2-1.000 - Appeals in General
Procedures to be followed in civil and criminal appeals to United States courts of appeals from United States district courts are set forth in the Federal Rules of Appellate Procedure and in the local rules promulgated by each circuit pursuant to Federal Rule of Appellate Procedure 47. The rules are available on each circuit’s website, which may be accessed through the website of the Administrative Office of the U.S. Courts: http://www.uscourts.gov/about-federal-courts/federal-courts-public/court-website-links.
Procedures governing review by the United States Supreme Court from all courts are set forth in the Rules of the Supreme Court of the United States, which are available on the Supreme Court’s website: https://www.supremecourt.gov/filingandrules/rules_guidance.aspx.
Subject to the general supervision and direction of the Attorney General, the Solicitor General has responsibility, in consultation with each agency or official concerned, for the following:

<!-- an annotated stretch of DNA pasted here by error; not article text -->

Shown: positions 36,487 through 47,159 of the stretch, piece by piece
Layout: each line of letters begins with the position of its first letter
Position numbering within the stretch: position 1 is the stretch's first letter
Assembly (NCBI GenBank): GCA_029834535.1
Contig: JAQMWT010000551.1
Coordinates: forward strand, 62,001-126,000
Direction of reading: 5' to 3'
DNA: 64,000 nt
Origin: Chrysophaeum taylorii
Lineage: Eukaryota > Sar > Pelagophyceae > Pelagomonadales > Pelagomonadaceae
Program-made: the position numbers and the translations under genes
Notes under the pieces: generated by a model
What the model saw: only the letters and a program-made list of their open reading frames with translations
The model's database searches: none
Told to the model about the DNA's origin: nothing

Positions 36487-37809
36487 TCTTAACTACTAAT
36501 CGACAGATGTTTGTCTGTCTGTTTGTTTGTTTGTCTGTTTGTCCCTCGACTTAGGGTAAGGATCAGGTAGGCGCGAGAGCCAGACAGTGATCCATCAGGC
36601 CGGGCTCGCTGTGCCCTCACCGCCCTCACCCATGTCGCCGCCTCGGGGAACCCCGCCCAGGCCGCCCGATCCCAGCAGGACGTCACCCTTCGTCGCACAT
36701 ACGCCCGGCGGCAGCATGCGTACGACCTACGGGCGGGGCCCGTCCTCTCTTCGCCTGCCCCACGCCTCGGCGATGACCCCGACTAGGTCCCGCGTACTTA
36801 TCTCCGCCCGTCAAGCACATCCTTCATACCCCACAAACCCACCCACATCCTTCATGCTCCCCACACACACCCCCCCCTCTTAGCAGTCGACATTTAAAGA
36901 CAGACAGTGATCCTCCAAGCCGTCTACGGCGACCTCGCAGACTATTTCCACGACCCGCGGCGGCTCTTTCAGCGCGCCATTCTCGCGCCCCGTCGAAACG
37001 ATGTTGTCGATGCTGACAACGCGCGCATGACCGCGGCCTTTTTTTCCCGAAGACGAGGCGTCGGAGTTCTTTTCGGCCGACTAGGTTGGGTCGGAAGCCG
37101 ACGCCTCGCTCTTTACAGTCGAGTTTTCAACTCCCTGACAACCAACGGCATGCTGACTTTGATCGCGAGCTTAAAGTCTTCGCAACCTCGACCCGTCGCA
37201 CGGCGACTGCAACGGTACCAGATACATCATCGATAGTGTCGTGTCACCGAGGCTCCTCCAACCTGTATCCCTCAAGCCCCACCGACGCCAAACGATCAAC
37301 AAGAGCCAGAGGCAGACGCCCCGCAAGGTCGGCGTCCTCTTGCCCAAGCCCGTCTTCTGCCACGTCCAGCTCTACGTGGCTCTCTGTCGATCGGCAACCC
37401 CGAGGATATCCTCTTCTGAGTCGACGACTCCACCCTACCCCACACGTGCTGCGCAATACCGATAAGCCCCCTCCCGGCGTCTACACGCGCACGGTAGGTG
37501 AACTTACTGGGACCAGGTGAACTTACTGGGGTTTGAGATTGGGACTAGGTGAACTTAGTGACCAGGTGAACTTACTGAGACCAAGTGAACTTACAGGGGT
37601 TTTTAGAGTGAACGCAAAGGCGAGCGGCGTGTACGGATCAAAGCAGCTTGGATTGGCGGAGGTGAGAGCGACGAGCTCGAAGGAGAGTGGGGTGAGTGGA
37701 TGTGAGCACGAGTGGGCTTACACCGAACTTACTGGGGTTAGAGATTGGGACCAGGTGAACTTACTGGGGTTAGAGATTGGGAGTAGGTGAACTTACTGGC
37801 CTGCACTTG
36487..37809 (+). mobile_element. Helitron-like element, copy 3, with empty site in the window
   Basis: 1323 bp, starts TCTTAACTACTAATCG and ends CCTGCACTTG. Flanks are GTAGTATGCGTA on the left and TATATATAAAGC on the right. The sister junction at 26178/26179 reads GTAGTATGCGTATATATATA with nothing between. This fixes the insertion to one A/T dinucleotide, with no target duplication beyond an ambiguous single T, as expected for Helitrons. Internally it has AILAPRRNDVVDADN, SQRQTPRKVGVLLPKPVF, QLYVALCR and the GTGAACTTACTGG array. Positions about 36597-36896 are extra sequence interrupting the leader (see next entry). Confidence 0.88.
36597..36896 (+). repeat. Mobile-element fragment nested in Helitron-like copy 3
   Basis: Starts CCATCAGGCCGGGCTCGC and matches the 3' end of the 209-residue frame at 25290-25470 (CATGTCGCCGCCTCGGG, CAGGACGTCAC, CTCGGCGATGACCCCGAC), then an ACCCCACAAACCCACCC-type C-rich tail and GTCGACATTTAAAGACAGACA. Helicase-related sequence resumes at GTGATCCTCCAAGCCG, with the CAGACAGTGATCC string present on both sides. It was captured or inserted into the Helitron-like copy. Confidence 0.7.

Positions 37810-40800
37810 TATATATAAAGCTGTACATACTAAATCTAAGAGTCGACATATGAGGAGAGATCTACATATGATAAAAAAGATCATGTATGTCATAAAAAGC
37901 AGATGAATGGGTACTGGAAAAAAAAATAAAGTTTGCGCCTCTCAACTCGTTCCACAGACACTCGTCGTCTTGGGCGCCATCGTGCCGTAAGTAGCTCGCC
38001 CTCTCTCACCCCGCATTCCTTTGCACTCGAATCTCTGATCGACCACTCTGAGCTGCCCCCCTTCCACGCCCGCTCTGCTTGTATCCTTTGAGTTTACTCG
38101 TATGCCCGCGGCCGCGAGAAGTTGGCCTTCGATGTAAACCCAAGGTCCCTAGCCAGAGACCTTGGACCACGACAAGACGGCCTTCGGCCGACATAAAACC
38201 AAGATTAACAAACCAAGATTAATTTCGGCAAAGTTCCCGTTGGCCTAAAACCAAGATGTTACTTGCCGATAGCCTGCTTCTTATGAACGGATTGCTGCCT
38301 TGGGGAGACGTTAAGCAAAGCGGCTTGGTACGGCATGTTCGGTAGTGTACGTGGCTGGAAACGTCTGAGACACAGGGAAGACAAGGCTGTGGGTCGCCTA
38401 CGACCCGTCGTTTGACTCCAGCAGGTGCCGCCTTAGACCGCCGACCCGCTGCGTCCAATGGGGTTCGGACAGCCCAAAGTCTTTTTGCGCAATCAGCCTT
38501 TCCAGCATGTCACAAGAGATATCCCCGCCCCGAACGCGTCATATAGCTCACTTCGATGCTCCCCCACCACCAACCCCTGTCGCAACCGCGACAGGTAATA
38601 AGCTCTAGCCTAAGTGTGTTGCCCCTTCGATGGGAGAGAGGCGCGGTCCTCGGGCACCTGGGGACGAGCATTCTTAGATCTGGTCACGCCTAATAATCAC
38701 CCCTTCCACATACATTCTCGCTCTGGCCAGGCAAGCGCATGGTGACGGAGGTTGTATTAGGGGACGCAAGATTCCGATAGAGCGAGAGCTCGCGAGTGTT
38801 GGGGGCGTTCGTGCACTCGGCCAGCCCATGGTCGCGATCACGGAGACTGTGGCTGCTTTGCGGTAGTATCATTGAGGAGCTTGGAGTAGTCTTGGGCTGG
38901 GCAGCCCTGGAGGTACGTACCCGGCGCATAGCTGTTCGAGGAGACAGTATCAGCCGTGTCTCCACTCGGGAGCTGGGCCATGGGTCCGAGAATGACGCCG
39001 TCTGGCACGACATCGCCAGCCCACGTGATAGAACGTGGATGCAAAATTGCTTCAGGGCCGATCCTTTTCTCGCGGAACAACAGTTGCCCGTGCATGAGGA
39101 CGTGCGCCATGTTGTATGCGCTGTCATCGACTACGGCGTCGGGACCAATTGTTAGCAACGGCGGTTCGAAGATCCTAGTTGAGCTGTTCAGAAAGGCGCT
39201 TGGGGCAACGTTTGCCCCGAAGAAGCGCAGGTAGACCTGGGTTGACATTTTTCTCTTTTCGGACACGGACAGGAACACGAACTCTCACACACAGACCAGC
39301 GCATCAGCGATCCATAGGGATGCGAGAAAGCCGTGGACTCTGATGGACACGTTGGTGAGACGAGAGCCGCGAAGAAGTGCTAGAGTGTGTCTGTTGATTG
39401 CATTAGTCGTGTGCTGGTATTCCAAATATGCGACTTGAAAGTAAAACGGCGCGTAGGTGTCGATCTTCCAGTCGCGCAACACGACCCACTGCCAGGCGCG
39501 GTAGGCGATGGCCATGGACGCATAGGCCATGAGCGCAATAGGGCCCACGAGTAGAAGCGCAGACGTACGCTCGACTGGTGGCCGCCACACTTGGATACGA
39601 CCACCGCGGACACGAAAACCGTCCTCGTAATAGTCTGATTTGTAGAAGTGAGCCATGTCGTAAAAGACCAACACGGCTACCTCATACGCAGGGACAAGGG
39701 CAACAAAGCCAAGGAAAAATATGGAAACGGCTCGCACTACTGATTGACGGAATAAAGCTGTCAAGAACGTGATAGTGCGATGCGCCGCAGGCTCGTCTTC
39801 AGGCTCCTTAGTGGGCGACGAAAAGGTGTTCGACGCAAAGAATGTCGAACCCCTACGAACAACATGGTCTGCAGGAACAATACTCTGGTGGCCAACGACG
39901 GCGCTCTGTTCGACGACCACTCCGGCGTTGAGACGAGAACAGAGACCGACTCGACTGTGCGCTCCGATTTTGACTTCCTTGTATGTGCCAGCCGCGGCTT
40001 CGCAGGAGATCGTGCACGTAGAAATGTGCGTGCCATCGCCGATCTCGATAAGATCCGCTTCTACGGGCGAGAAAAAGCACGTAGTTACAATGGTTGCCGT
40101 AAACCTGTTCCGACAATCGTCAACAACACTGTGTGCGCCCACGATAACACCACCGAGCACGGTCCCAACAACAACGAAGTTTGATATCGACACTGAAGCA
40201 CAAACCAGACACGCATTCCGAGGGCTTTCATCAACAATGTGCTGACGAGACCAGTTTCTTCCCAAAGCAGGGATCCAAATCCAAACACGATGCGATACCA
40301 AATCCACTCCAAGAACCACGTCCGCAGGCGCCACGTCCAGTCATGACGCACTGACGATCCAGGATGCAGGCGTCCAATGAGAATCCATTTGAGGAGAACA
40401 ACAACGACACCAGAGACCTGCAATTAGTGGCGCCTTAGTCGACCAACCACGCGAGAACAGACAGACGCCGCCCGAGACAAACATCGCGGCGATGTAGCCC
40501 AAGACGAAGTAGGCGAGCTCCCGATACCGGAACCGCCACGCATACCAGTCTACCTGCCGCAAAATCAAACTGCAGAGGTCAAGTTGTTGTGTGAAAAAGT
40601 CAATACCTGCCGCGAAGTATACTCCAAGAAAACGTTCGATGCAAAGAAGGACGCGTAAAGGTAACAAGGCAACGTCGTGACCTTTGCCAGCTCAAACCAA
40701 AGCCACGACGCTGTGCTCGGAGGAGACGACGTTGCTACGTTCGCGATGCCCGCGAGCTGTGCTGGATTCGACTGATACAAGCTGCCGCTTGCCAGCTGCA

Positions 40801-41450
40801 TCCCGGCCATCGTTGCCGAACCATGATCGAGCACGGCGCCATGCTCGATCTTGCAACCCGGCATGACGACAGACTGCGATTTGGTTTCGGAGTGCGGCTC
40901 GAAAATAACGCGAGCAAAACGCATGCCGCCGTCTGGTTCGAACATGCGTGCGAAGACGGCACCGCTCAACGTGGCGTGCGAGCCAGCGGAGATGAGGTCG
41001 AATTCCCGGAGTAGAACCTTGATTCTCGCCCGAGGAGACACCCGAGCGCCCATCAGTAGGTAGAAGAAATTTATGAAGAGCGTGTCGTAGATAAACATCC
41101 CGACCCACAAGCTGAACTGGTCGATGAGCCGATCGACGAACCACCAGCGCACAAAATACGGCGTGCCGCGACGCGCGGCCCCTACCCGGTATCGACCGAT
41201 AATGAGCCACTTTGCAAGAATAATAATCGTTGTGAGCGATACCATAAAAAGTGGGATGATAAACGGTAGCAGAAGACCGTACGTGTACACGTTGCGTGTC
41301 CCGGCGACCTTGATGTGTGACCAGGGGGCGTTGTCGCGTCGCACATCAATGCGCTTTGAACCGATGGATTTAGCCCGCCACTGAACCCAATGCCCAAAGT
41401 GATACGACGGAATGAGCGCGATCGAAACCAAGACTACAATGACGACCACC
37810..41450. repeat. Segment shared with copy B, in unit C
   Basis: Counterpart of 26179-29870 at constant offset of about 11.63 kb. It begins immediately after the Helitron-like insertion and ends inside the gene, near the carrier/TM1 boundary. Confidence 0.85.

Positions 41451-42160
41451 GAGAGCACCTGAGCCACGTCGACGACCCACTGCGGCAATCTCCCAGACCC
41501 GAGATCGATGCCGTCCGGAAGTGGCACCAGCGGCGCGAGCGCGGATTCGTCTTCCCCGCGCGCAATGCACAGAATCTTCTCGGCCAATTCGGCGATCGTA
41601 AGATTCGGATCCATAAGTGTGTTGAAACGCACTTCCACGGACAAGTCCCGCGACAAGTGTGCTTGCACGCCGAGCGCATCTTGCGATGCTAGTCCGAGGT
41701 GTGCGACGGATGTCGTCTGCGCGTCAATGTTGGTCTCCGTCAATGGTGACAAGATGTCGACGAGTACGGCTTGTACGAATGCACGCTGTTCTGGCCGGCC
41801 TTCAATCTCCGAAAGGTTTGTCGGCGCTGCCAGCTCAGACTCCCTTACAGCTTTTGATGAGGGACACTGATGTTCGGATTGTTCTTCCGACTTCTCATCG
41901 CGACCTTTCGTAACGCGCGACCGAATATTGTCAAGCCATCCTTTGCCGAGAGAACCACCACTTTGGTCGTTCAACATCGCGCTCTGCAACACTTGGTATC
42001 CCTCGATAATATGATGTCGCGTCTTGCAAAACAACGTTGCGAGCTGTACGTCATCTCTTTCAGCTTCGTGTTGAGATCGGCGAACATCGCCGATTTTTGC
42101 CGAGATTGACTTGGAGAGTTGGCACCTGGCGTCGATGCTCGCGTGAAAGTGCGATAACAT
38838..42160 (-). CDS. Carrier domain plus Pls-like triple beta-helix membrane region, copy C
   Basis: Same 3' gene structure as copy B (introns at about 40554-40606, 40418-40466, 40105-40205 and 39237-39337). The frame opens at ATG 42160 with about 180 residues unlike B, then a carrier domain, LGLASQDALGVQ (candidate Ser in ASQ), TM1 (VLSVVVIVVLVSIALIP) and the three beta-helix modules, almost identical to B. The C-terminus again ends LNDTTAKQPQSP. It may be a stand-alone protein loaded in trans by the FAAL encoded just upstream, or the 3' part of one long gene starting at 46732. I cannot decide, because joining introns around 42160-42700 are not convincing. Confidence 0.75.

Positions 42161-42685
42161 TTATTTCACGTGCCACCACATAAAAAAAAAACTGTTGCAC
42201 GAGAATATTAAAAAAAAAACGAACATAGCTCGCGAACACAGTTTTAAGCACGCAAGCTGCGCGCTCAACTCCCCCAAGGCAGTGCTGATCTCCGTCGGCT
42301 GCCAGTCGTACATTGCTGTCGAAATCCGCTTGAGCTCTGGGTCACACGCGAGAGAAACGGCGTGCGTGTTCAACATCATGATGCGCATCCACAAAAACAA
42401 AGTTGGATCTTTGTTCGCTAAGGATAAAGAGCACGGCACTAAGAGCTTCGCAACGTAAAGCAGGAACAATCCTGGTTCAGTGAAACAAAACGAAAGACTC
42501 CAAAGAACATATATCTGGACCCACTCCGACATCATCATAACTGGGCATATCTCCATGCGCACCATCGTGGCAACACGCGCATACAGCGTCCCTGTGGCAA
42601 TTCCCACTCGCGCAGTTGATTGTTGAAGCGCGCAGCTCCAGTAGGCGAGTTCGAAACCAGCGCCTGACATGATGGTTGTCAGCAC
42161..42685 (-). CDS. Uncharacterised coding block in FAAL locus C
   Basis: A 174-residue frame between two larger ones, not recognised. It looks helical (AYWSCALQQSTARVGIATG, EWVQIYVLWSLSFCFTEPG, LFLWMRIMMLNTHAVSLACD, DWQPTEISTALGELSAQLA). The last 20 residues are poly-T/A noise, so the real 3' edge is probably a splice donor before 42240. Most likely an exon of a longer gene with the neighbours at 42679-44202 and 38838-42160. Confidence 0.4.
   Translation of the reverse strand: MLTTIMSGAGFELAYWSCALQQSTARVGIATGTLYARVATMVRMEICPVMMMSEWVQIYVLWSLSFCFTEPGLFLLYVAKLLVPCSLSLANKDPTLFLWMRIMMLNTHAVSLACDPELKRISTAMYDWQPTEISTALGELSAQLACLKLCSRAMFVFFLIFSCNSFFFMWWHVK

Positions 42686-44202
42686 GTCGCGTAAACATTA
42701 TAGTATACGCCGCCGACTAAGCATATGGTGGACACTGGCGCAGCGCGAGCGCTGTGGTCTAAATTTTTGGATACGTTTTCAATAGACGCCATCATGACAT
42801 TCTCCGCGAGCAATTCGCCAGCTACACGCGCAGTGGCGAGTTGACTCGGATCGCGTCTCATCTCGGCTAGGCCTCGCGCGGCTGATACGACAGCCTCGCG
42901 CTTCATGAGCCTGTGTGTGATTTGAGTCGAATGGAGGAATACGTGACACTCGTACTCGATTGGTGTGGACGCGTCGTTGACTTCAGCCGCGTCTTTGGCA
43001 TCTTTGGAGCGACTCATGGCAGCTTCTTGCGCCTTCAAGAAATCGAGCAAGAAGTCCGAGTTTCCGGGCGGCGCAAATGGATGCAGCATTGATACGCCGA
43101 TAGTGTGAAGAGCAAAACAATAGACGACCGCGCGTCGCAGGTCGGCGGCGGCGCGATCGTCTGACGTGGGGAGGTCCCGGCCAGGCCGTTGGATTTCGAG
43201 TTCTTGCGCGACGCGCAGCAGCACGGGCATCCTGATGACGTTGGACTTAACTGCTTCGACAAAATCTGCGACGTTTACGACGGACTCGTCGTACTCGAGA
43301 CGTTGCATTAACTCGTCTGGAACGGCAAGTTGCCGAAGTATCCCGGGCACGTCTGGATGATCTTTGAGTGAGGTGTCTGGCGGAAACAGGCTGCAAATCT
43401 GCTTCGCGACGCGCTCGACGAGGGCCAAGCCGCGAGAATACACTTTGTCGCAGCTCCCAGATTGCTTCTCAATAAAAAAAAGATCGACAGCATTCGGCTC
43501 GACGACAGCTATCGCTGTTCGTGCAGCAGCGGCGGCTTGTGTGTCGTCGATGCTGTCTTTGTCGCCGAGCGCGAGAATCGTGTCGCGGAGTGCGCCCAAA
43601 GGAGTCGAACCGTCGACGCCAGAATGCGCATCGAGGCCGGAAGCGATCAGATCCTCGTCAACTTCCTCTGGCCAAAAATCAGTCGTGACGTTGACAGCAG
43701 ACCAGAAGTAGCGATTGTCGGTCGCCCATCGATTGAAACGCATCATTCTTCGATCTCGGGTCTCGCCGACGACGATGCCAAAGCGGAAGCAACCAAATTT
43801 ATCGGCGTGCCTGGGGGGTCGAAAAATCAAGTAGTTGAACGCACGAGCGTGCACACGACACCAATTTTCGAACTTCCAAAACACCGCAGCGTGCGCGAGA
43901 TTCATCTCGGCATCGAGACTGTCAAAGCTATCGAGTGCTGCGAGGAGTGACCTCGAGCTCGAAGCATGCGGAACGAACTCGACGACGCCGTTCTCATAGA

(a) conducting, or assigning and supervising, all Supreme Court cases, including direct appeals, petitions for and briefs in opposition to certiorari, party briefs, amicus briefs, and arguments;
(b) determining whether, and to what extent, appeals will be taken by the government to all appellate courts (including petitions for rehearing en banc and petitions to such courts for the issuance of extraordinary writs); and
(c) determining whether a brief amicus curiae will be filed by the government in any federal or state appellate court, whether the government will intervene in any appellate court, and whether the government will intervene in cases involving the constitutionality of acts of Congress in any appellate court or federal district court. 28 C.F.R. 0.20, 28 C.F.R. 0.21.
In addition, the Solicitor General must approve any settlement of a case in the Supreme Court. 28 C.F.R. 0.163. If the Solicitor General has authorized an appeal to any other court, a division may settle a case only if the Solicitor General advises "that the principles of law involved do not require appellate review in that case." Id. If a United States Attorney believes that a case should be settled, but a notice of appeal has been filed by the government or the Solicitor General has authorized an appeal, the United States Attorney should consult with the appropriate division for a possible settlement to be considered and approved or rejected by that division or a higher level Department official.
[updated July 2018]